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What You Should Know About Imported Beef

What You Should Know About Imported Beef

Hello Readers,

There is a debate going on right now. Do you know what I am talking about? 
NO! Not Hillary or Trump debate. (By the way, can we vote yet? 🙂

The debate that I am talking about today, is about BEEF.

Yep, you see it in the news. You see it on social media. 
You hear about it on the radio. You hear it on the television.
I heard it today when I was in town. 

Is imported beef as safe as U.S. beef? Is it also antibiotic-free? And just how can we be so sure?

I did some research. (Thanks for the help Terrynand Brandi)
This is what you should know.
All beef (domestic or imported) are inspected by the USDA Food Safety and Inspection Service (FSIS). This is to ensure ALL products are safe, wholesome and have accurately been labeled.
To be imported into the United States, all beef products must come ONLY from certified countries – no exceptions. USDA

All countries and establishments have to become eligible to export. FSIS

All imported products must meet USDA labeling requirements. After those labels are filed with the U.S. Customs and Border Protection, and have met all the requirements of the Animal and Plant Health Inspection Service (APHIS), all beef products must be inspected by FSIS at an official import establishment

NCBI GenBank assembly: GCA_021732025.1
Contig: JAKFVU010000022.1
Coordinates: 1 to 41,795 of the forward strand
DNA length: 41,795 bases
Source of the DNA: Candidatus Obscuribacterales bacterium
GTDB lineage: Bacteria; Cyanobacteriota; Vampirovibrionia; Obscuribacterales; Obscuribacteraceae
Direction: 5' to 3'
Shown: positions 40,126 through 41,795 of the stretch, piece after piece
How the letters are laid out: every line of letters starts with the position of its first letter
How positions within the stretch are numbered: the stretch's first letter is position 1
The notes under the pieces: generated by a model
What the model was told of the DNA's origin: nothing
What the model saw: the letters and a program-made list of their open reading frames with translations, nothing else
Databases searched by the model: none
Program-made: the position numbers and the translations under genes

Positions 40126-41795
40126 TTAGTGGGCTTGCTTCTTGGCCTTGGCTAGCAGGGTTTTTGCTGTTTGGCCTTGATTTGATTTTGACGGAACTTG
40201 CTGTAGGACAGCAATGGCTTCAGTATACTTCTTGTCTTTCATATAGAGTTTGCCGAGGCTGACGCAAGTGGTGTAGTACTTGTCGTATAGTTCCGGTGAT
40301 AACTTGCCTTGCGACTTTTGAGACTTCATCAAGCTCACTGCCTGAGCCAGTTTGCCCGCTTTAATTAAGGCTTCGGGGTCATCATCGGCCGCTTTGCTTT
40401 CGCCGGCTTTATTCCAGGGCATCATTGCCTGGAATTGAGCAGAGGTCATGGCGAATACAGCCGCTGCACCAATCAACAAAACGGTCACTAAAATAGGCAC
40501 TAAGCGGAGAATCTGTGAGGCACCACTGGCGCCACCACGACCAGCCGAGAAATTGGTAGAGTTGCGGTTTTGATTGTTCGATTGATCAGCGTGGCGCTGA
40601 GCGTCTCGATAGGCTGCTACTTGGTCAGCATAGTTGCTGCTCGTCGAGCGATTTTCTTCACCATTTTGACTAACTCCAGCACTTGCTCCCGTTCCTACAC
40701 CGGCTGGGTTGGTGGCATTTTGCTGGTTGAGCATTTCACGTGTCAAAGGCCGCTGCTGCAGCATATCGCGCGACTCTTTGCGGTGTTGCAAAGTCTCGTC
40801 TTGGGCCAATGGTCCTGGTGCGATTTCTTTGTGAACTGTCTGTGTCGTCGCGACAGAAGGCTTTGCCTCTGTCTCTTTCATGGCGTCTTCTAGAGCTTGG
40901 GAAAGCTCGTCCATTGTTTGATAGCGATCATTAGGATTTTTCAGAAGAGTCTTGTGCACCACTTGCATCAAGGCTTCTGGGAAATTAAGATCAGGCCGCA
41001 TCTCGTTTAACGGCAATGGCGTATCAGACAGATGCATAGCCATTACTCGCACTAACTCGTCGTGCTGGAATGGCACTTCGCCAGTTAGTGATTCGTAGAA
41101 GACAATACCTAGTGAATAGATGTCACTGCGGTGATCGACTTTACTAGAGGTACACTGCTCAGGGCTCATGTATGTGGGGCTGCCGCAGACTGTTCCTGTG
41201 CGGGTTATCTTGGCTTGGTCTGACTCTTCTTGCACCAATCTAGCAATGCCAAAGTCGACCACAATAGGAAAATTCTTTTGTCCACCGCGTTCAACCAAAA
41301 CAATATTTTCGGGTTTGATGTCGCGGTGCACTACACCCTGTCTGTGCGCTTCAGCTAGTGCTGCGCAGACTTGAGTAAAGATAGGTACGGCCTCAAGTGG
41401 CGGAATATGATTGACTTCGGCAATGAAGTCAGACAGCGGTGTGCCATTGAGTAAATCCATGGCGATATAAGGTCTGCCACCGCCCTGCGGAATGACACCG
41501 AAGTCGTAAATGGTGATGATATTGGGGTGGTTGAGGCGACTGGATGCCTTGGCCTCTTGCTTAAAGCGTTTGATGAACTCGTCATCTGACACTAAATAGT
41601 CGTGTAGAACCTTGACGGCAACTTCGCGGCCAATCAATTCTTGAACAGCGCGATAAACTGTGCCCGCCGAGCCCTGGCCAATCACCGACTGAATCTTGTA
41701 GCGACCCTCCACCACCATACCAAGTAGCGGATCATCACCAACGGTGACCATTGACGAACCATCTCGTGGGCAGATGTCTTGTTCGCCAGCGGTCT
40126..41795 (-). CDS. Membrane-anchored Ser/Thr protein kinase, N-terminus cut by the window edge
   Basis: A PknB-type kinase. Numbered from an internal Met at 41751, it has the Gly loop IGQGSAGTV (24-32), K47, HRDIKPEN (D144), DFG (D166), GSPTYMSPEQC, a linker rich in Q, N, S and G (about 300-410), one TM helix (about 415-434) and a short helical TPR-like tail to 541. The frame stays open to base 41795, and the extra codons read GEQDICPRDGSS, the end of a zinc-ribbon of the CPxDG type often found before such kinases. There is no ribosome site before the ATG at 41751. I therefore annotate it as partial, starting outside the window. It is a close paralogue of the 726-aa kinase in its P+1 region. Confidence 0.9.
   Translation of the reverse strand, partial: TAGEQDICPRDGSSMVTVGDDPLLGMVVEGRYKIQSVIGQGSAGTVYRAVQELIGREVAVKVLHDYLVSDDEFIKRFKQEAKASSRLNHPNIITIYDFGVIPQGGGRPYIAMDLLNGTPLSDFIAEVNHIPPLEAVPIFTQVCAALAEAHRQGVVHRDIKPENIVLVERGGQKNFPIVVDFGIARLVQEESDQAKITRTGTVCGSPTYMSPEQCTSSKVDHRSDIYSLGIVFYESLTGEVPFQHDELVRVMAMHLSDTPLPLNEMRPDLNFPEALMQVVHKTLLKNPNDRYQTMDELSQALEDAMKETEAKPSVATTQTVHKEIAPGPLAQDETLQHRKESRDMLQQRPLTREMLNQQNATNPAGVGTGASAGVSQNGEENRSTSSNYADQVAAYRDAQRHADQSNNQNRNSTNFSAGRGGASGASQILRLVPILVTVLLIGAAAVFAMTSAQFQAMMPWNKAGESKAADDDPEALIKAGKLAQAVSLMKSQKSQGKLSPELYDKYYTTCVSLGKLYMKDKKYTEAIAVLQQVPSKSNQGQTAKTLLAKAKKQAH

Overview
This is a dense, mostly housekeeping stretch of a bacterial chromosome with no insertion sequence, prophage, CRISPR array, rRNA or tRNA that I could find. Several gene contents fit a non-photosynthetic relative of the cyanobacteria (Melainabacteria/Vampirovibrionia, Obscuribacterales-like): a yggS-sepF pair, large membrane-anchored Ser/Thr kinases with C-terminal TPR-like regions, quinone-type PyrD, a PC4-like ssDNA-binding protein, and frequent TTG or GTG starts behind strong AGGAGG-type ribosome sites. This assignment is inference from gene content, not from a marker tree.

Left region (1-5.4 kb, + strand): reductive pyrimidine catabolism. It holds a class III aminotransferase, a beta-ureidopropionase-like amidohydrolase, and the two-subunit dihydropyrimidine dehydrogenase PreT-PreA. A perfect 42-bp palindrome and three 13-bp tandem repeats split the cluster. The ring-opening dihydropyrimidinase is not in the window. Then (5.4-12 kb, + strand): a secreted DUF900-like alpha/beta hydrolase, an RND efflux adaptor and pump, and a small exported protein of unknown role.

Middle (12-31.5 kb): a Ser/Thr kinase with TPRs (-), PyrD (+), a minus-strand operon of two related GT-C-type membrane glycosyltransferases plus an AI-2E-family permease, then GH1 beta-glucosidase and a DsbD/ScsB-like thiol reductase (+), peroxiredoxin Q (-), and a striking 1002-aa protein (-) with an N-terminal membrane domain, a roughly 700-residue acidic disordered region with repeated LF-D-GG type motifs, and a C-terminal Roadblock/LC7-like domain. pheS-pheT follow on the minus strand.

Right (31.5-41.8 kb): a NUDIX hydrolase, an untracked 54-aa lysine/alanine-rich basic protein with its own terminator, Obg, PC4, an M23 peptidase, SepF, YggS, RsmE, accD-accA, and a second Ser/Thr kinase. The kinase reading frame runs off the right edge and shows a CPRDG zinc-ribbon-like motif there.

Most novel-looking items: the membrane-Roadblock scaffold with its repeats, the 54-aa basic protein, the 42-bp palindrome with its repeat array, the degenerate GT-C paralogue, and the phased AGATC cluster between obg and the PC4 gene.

When beef arrives at the ports, it must be inspected by a FSIS import inspector before it is allowed into our country. The inspector gives it a look at the appearance and condition. The beef is checked for certification and label compliance and inspected by the Automated Import Information System (AIIS). The AIIS assigns other types of inspections including product testing, microbial and chemical analysis.
Yes. To export to the U.S., the country that the beef is coming from must have a residue control program in place with standards equal to that of the U.S. These programs must sample random animals at slaughter, use only approved sampling and analytical methods, test appropriate tissues for specific compounds, and test for compounds identified by the USDA or the country of origin. 
It doesn’t matter if the beef you eat comes from a local farmer or rancher, the neighborhood grocery store, a chain food store, or from across the seas, you can be sure of this – it is a safe, wholesome and nutritious choice for your family’s table.  


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